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Author Topic: Not too difficult  (Read 2500 times)

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Offline Gary_C

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Not too difficult
« on: November 01, 2009, 10:15:47 PM »
What's this?  Should be easy as this is somewhat typical.

 



Sorry the picture is not clearer, or am I?  :D :D
Never take life seriously. Nobody gets out alive anyway.

Offline fishpharmer

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Re: Not too difficult
« Reply #1 on: November 01, 2009, 10:32:05 PM »
Okay, I will guess. 

Oak?
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Offline Clark

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Re: Not too difficult
« Reply #2 on: November 02, 2009, 01:27:08 AM »
Somewhat typical? ;D  Basswood seems to love to keep the family alive when they all come from one sprout!  One might think they would die off and leave one or two nice trees but that never seems to be the case.  These clumps also seem to have the habit of appearing on the edge of variable radius plots when I'm doing contract work.  >:(  Lots of measuring fun is then to be had!

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Offline SwampDonkey

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Re: Not too difficult
« Reply #3 on: November 02, 2009, 03:46:56 AM »
I think basswood would grow even if you stripped all the live limbs off, but say one on a single stem. :D
Move'n on.

Offline Gary_C

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Re: Not too difficult
« Reply #4 on: November 02, 2009, 02:05:51 PM »
Ya, I knew those that see these regularly would know right away what is was. I was looking at a job that I have to cut next and this clump stood out from the doubles and triples that you normally see. Actually this will be one of the easier to cut with the harvester head because I can actually get the head in without destroying the other stems. It's always a concern when there are multiple stems and the forester marking them wants to save the one or two good stems. You just hope he don't care if there is some bark missing.  ::)

I always wonder if it's a good idea to try to save one stem from a multi stem group. With this Basswood group where there is some space between stems it may be OK. But where there is one large trunk like in some Oaks, is it questionable to leave one stem with the mate missing? With the might of the harvester head, it is sometimes possible to apply upward pressure and cut the stump low and separate the stems. But when you do that it shows what is between the stump halves and many times it is a pocket full of water or other junk. Not something that looks like it will survive long. Plus trying to avoid any cuts on the save stem is difficult.
Never take life seriously. Nobody gets out alive anyway.

Offline fishpharmer

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Re: Not too difficult
« Reply #5 on: November 02, 2009, 03:25:44 PM »
I learn something new everyday.
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Offline Ron Scott

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Re: Not too difficult
« Reply #6 on: November 09, 2009, 07:44:18 PM »
On that clump, I'd take them all. ;)
~Ron

Offline Dodgy Loner

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Re: Not too difficult
« Reply #7 on: November 10, 2009, 11:07:25 AM »
Red Maple. Or did you mean the tree behind the red maple?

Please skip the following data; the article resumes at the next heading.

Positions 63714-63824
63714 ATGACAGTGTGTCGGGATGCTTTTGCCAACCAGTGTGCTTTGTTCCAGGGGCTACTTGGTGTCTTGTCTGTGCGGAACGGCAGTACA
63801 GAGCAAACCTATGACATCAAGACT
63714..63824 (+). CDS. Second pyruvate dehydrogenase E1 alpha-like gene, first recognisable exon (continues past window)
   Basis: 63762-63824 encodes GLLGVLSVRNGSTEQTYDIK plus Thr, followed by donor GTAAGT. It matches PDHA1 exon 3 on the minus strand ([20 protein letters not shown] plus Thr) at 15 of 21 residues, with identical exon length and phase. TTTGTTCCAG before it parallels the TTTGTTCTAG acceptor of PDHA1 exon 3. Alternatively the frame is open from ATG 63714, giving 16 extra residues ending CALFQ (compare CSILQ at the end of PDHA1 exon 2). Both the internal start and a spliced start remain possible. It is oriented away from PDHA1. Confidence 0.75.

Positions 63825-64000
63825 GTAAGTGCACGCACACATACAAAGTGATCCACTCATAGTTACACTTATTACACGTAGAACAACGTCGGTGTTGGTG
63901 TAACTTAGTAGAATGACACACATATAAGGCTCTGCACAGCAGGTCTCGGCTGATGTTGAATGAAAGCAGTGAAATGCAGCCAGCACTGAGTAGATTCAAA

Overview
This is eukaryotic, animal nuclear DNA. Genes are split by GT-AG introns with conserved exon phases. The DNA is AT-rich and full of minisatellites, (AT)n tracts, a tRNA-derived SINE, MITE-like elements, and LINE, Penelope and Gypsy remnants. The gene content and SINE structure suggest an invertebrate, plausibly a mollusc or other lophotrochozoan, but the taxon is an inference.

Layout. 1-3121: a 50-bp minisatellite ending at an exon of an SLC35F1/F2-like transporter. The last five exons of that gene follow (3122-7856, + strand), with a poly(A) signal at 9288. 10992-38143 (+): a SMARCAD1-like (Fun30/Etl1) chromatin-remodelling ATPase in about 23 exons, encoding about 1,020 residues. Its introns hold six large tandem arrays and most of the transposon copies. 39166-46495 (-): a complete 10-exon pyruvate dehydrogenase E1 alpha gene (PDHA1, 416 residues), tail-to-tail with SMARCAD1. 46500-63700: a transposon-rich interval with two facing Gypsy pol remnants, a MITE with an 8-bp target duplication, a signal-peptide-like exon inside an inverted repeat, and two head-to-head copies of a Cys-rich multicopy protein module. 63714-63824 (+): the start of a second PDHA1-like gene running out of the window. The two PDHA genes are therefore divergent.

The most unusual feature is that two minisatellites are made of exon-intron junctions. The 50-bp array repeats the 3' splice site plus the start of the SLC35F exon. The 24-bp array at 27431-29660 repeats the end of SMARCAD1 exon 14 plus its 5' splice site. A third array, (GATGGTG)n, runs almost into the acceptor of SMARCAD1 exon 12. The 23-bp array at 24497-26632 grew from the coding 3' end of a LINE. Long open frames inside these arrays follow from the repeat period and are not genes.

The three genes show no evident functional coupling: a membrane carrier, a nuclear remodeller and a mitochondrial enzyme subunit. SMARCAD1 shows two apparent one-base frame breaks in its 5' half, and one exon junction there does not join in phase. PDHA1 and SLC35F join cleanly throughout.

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Offline Clark

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Re: Not too difficult
« Reply #8 on: November 10, 2009, 01:37:28 PM »
...Actually this will be one of the easier to cut with the harvester head because I can actually get the head in without destroying the other stems. It's always a concern when there are multiple stems and the forester marking them wants to save the one or two good stems...

Gary - You bring up a good topic here.  How much room does a processor head need to operate?  Can a forester mark 5 out of 7 trees in a basswood clump and expect the remaining two to be fine?

I've been in this situation before and have struggled not knowing the answer or even having any good guidelines.  It's unfortunate that many forests with basswood are let to go this way, those clumps should have been thinned when the trees were 10-15 years old but I've yet to see that happen anywhere.  So foresters and loggers are stuck with marking and thinning clumps.  Grrrrrr.

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Offline SwampDonkey

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Re: Not too difficult
« Reply #9 on: November 10, 2009, 03:42:34 PM »
Well, maybe the type of silviculture practiced does not allow pre-commercial thinning as a viable follow-up. It's hard to prescribe a PCT after using a selection system. A nightmare to mark out and areas are usually small and scattered. Be fine if  its your own ground, but most owners won't thin anything when it's young.
Move'n on.

Offline Gary_C

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Re: Not too difficult
« Reply #10 on: November 13, 2009, 01:39:07 AM »

Gary - You bring up a good topic here.  How much room does a processor head need to operate?  Can a forester mark 5 out of 7 trees in a basswood clump and expect the remaining two to be fine?


There is no easy answer for that. I struggle with some clumps that I can't find a good way to cut. Sometimes I just make the first cut high and resolve to come back and cut the high stump by hand. And other times I will try to sneak the head onto the first trunk and make a mess of the others. So the best answer to your question is that no you cannot expect the remaining ones to be fine. 
Never take life seriously. Nobody gets out alive anyway.


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